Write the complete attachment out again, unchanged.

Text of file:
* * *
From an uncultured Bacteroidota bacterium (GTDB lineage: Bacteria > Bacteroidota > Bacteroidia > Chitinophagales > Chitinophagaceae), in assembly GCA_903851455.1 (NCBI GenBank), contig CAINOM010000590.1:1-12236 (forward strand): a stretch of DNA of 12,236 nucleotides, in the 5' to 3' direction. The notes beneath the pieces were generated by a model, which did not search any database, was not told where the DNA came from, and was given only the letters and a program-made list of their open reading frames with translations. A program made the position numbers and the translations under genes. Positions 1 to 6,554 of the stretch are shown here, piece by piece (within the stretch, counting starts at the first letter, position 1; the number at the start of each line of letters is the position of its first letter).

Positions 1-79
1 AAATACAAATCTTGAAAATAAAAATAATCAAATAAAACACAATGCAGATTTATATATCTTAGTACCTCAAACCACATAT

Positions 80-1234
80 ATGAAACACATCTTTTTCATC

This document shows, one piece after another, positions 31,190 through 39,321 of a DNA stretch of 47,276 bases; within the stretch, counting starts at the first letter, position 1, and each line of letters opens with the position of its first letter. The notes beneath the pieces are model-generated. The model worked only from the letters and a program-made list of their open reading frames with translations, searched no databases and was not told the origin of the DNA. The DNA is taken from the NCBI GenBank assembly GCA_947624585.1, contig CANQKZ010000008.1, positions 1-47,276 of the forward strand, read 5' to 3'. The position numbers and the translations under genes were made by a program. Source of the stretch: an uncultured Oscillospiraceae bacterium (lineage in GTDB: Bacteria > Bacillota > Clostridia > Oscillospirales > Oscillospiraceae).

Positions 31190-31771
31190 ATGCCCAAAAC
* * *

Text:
From an uncultured Bacteroidota bacterium (GTDB lineage: Bacteria > Bacteroidota > Bacteroidia > Chitinophagales > Chitinophagaceae), in assembly GCA_903851455.1 (NCBI GenBank), contig CAINOM010000590.1:1-12236 (forward strand): a stretch of DNA of 12,236 nucleotides, in the 5' to 3' direction. The notes beneath the pieces were generated by a model, which did not search any database, was not told where the DNA came from, and was given only the letters and a program-made list of their open reading frames with translations. A program made the position numbers and the translations under genes. Positions 1 to 6,554 of the stretch are shown here, piece by piece (within the stretch, counting starts at the first letter, position 1; the number at the start of each line of letters is the position of its first letter).

Positions 1-79
1 AAATACAAATCTTGAAAATAAAAATAATCAAATAAAACACAATGCAGATTTATATATCTTAGTACCTCAAACCACATAT

Positions 80-1234
80 ATGAAACACATCTTTTTCATC

This document shows, one piece after another, positions 31,190 through 39,321 of a DNA stretch of 47,276 bases; within the stretch, counting starts at the first letter, position 1, and each line of letters opens with the position of its first letter. The notes beneath the pieces are model-generated. The model worked only from the letters and a program-made list of their open reading frames with translations, searched no databases and was not told the origin of the DNA. The DNA is taken from the NCBI GenBank assembly GCA_947624585.1, contig CANQKZ010000008.1, positions 1-47,276 of the forward strand, read 5' to 3'. The position numbers and the translations under genes were made by a program. Source of the stretch: an uncultured Oscillospiraceae bacterium (lineage in GTDB: Bacteria > Bacillota > Clostridia > Oscillospirales > Oscillospiraceae).

Positions 31190-31771
31190 ATGCCCAAAAC